Washington, D.C., February 27, 2014 – The Department of Energy’s behind-schedule, over-budget project at the Savannah River weapons plant in South Carolina to blend weapons-grade plutonium with uranium to make civilian nuclear fuel appears to have the blind staggers. Don’t be surprised if the project, which enjoys enormous support in South Carolina and Georgia, is killed soon.
Two knowledgeable sources have told me that Energy Secretary Ernest Moniz, Defense Secretary Chuck Hagel, and President Obama met in the White House this week and decided to cancel the project on budget grounds. Begun in 2000 as part of a deal with Russia in which each nuclear weapons superpower agreed to destroy 34 metric tonnes of stockpiled plutonium, the project’s capital budget has ballooned from an initial $1.6 billion to a current estimate of $7.7 billion. About $4 billion has been spent so far.
The latest estimate of the 20-year lifetime costs of the project is an eye-popping $30 billion. The project involves building both a plant to make the mixed-oxide fuel (MOX) and a companion plant to dispose of the remaining waste.
The Obama administration sent out signals last summer that it was edging toward closing the MOX project. That was before the most recent lifetime cost estimate this month, which stunned the South Carolina congressional delegation. At the same time as the new estimate, DOE sent a consultant, David Darugh, to Savannah River to, as reported in the Aiken Standard, “examine options for possibly terminating the MOX contract held by Shaw-Areva Services, which is the contractor currently in charge of constructing the facility.” Darugh is a retired DOE official who presided over the shutdown of the Superconducting Supercollider, a major project cancelled by Congress in the 1990s. He then became chief counsel in DOE’s Savannah River Operations Office, retiring in 2002.
The most recent blow to the project was a scathing report from the Government Accountability Office, requested by the bipartisan leadership of the House Appropriations Committee’s energy and water subcommittee. The congressional watchdog agency said DOE’s National Nuclear Security Administration, in charge of the project, has no real clue on how much the project will cost and how to manage it. The NNSA, which is a quasi-independent agency inside DOE, has a generally poor record of management of major projects.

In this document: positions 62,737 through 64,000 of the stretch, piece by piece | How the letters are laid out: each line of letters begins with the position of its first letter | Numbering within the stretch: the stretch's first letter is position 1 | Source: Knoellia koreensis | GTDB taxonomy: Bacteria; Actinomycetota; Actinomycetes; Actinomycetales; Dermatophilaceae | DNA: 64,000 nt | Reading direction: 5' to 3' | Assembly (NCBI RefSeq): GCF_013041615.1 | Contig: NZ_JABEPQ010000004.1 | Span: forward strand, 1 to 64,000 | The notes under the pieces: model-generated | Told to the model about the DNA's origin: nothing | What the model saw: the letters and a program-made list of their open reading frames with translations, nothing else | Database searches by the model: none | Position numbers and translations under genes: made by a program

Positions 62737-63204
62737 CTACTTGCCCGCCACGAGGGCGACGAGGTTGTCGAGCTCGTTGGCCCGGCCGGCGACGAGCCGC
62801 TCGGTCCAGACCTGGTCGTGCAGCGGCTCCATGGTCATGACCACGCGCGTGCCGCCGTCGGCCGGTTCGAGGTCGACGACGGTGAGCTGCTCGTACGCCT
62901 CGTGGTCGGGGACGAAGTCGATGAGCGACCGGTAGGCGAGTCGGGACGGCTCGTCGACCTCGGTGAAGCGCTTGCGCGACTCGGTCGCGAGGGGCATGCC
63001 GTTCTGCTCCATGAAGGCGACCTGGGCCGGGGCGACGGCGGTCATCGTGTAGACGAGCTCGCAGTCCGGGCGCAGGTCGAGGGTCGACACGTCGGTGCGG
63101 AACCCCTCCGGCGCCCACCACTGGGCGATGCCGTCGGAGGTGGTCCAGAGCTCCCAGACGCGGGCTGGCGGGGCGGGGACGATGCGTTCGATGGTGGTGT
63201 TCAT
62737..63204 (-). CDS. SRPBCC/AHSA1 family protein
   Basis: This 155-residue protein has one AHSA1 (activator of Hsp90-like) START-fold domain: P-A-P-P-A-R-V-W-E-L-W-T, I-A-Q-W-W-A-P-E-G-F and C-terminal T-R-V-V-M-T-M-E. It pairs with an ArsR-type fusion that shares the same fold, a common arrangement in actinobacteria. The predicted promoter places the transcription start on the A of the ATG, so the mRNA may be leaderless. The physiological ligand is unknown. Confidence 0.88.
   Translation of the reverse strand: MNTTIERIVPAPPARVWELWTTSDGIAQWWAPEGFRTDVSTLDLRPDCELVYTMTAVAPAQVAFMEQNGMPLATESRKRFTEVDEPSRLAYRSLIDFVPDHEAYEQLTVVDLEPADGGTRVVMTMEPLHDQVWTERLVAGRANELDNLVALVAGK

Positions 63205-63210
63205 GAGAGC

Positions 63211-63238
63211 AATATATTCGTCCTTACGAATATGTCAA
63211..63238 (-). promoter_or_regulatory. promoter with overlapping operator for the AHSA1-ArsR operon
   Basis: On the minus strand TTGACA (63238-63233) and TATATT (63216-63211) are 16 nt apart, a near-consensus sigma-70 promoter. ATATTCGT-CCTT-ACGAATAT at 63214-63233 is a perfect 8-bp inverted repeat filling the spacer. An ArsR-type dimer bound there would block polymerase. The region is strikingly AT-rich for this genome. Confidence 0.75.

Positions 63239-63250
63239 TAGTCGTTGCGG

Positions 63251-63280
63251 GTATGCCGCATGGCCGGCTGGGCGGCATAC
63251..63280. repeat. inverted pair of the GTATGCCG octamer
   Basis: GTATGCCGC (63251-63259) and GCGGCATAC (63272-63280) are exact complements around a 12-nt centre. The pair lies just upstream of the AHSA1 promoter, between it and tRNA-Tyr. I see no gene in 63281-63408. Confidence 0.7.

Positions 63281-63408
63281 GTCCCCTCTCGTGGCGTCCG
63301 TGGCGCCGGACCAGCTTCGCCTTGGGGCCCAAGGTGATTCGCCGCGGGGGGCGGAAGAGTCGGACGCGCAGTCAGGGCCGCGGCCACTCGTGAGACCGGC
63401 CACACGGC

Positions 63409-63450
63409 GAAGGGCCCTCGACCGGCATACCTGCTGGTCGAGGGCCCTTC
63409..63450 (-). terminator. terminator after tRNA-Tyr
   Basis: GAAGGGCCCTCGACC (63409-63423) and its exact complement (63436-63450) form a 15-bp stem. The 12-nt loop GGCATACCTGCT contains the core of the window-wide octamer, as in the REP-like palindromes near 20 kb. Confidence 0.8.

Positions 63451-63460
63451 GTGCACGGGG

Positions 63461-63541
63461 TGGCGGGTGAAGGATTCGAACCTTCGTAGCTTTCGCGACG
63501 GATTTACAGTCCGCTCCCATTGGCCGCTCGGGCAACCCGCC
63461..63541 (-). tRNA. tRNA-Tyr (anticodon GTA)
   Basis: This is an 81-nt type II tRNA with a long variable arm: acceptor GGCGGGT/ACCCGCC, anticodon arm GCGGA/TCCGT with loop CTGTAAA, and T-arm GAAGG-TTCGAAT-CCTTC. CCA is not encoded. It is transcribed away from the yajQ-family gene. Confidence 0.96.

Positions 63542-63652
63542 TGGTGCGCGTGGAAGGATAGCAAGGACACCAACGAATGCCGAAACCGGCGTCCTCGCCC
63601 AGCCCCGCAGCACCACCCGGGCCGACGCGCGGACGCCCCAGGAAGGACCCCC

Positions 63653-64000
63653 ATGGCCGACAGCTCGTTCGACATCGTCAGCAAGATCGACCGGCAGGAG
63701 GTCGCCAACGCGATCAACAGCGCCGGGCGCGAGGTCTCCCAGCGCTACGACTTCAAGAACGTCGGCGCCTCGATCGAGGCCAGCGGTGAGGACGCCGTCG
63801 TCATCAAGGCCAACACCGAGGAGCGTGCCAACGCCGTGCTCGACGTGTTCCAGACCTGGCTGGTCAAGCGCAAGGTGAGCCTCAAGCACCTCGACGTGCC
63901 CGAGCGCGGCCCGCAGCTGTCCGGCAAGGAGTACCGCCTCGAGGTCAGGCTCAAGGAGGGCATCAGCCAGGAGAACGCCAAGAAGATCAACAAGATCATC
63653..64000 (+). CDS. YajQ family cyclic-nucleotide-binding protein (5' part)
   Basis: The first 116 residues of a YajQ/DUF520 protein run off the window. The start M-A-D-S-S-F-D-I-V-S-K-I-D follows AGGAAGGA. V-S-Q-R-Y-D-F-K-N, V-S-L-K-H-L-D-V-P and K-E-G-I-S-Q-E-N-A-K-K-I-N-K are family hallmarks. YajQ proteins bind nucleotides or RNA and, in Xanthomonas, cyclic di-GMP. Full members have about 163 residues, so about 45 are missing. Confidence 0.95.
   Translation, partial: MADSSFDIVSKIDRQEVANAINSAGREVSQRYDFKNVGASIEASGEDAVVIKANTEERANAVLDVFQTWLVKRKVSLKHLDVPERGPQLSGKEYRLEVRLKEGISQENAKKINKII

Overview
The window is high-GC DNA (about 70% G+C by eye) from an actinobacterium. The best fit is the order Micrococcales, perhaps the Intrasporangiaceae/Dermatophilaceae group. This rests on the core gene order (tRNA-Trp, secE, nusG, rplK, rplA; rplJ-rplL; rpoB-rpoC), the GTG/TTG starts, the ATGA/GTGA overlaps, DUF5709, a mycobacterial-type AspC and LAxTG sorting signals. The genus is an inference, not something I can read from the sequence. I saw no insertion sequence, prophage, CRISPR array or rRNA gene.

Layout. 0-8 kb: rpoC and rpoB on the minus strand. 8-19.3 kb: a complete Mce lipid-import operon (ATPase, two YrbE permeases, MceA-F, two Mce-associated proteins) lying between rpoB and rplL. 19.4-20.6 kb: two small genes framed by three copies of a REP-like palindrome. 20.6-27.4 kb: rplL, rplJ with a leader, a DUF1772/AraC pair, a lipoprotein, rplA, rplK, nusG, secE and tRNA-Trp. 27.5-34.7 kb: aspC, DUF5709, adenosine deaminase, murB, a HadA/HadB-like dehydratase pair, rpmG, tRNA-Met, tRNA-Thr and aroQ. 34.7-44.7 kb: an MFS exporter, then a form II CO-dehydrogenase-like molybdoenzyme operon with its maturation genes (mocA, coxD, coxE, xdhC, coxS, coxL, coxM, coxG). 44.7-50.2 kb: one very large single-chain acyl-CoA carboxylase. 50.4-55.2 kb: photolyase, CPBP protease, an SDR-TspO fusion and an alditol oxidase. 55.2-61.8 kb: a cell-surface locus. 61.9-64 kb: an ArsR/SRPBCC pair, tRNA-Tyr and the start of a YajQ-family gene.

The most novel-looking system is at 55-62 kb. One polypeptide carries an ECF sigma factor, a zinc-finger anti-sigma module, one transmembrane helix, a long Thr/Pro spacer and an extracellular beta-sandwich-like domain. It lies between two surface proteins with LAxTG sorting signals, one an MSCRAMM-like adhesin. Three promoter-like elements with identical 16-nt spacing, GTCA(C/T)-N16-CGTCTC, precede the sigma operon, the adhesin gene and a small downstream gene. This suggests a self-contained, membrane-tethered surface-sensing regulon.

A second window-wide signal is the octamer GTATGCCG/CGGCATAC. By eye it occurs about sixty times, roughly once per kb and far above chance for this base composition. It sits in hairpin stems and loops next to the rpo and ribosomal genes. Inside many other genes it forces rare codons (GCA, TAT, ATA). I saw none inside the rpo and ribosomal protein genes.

The GAO report said, “NNSA has not analyzed the underlying, or root, causes of the plutonium disposition program construction cost increases to help identify lessons learned and help address the agency’s difficulty in completing projects within cost and schedule, which has led to NNSA’s management of major projects remaining on GAO’s list of areas at high risk of fraud, waste, abuse, and mismanagement.” The report added that “it is uncertain whether NNSA will be able to accurately identify underlying causes of the increases to identify and implement corrective measures and identify lessons learned to apply to other projects.”
Canceling the MOX project does not mean the U.S. would abandon its agreement with the Russians (who are also running behind schedule, according to several press accounts). It means the U.S. would have to seek another way to render the plutonium useless. Most likely would be mixing the plutonium with molten glass, forming it into glass logs, and eventually burying it as military waste.
The collapse of the MOX project would put Moniz in a sensitive place. He was one of the Clinton administration officials who negotiated the 2000 agreement with the Russians. During his Senate Energy Committee confirmation hearing last year, he skillfully dodged questions from Sen. Tim Scott (R-S.C.) trying to get a commitment from the administration to go forward with the project in his home state. The most Moniz would say was, “I certainly think we need to honor our agreement with Russia in terms of mutual disposition of plutonium.”